Simerg’s series entitled “Books by Ismaili Authors” continues with Montreal based health care professional Naznin Rahemtulla Hébert’s biographical work “This is My Life.” We follow the same Q/A format as our earlier presentations of books written by Shairoz Lakhani, Shelina Shariff Zia, Ali Lakhani, Nizar Sultan, Nargis Fazal, Nazlin Rahemtulla, Azmina Suleman, Alnasir Rajan, Shafeen Ali, Mansoor Ladha, Zeni Shariff and Shamas Nanji. We invite Ismaili authors around the world to participate in this series, regardless of when their books were published. See details of the series HERE and submit your responses to Simerg’s editor, Malik, at email@example.com.
“By reading this book, you will cry, you will laugh, you will be surprised, and you will travel the world with me. I can guarantee that everybody will relate to some parts of the book” — Naznin Rahemtulla Hébert
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Simerg: What is behind the naming of the title of the book?
Naznin Rahemtulla Hébert: The title of my book “This is My Life” is my family biography. It is about my journey from East Africa to the UK and now in Canada. It is the most precious inheritance I can leave for my children and grandchildren.
Simerg: Why would you want me or my family members to read the book, and what will we all learn from it?
Naznin: To know where we are going, we must first need to know where we came from. I think by reading my book, readers will appreciate the sacrifices and the treacherous journey our ancestors made for a better life for their families and about the pioneers who paved their way. They will also learn about the journey and passion of one person which may perhaps inspire them to relate their own journey. Everybody has a story to tell.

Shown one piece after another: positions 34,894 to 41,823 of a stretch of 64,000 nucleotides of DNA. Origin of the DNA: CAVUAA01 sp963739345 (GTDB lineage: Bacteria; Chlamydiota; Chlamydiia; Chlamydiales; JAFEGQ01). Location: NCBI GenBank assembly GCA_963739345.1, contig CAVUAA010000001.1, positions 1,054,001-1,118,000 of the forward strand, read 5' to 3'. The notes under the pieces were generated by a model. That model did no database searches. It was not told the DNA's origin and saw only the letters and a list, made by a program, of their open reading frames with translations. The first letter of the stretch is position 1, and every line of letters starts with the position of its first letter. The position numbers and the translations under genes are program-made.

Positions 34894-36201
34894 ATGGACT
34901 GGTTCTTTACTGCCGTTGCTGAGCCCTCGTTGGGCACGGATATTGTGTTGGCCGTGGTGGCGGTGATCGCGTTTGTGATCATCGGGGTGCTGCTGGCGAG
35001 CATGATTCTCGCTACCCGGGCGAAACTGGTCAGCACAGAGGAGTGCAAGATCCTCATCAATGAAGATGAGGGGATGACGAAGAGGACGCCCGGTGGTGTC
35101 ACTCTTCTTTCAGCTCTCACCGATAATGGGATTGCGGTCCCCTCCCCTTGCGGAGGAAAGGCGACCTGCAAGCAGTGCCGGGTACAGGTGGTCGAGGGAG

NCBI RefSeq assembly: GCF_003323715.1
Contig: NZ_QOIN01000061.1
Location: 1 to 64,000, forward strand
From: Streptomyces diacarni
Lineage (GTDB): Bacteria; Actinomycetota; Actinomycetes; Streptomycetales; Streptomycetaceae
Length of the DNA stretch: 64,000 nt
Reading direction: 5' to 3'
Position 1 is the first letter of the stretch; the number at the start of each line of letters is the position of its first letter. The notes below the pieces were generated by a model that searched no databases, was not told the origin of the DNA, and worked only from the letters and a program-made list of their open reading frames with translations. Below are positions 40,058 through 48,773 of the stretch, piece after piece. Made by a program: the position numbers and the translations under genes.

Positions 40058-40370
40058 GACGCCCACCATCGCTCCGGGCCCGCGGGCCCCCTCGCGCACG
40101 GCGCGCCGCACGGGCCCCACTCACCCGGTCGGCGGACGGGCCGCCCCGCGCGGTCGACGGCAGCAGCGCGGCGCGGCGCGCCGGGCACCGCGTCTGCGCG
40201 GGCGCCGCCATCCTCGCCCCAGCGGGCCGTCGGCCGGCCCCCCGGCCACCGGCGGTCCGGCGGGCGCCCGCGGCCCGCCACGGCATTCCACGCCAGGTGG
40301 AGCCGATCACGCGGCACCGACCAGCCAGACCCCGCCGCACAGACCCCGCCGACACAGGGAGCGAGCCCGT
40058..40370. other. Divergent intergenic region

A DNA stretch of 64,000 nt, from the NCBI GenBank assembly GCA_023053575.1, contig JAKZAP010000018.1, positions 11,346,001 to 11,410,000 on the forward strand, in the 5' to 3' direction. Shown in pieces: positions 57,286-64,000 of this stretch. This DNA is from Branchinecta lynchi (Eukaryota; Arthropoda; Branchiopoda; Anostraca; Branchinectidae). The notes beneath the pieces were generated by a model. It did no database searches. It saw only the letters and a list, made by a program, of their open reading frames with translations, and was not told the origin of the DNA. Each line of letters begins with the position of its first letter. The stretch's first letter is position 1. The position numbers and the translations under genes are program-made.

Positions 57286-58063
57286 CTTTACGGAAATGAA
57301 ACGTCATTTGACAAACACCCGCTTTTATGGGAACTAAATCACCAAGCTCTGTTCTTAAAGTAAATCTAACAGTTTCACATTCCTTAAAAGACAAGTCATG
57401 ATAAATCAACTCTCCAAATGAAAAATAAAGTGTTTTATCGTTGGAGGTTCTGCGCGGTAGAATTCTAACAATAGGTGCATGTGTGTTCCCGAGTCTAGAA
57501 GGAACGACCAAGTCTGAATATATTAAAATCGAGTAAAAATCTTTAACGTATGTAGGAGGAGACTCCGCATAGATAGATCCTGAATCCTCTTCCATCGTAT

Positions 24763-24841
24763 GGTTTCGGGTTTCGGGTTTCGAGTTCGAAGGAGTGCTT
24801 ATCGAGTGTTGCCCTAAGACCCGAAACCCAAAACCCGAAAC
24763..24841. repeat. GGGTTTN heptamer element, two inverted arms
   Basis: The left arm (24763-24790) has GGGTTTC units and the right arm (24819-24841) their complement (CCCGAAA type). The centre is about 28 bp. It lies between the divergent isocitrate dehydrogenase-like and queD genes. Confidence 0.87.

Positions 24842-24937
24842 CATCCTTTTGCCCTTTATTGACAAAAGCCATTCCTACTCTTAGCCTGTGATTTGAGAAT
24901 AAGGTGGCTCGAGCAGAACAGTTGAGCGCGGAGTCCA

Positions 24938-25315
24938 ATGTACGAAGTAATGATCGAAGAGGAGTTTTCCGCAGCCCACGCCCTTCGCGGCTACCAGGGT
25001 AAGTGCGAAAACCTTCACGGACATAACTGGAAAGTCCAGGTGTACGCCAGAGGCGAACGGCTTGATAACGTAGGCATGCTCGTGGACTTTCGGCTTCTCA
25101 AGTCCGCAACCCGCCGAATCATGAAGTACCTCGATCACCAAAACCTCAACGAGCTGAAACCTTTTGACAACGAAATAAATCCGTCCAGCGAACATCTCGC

Simerg: What inspired you to write the book?
Naznin: The pandemic of the year 2020. When the pandemic hit the world and brought it to a standstill it made me reflect on a couple of things: (1) The fragility of life and (2) a meaningful project to occupy my time and my mind. That is when I made the decision to document my journey and dedicate it to my children and grandchildren so that one day when they grow up and want to know who their nanima (grandmother) really was, it will all be there on paper.
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Simerg: How can I purchase the book and what are its available formats?
Naznin: Readers may order the book by sending me an email at firstname.lastname@example.org or visiting my Facebook page. The cost of the book is $ CDN 10.00 plus shipping, to any part of the world. Interested readers should contact me with their addresses and I will let them know the exact cost of the book, including shipping charges. The book is in soft cover, 301 pages long and was published in October 2021.
Simerg: How did you find a publisher for the book?
Naznin: I do not have a publisher. It was self-published.
Simerg: Did you hire an editor, an illustrator or did you do all the work by yourself?
Naznin: I had neither an editor nor an illustrator. I wrote it myself and self edited it. Luckily, I had a good collection of photos. I then sent my manuscript and the selected photos that I wanted to add to an infographiste who formatted it with my input. The whole document was then sent to the printers.
Simerg: How long did it take you to write This is My Life from start to finish and to begin marketing it?
Naznin: Twenty months. Before writing the book, I researched my ancestral history from the elderly members of the family since both my parents had passed on.
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Simerg: Tell us something more about your book.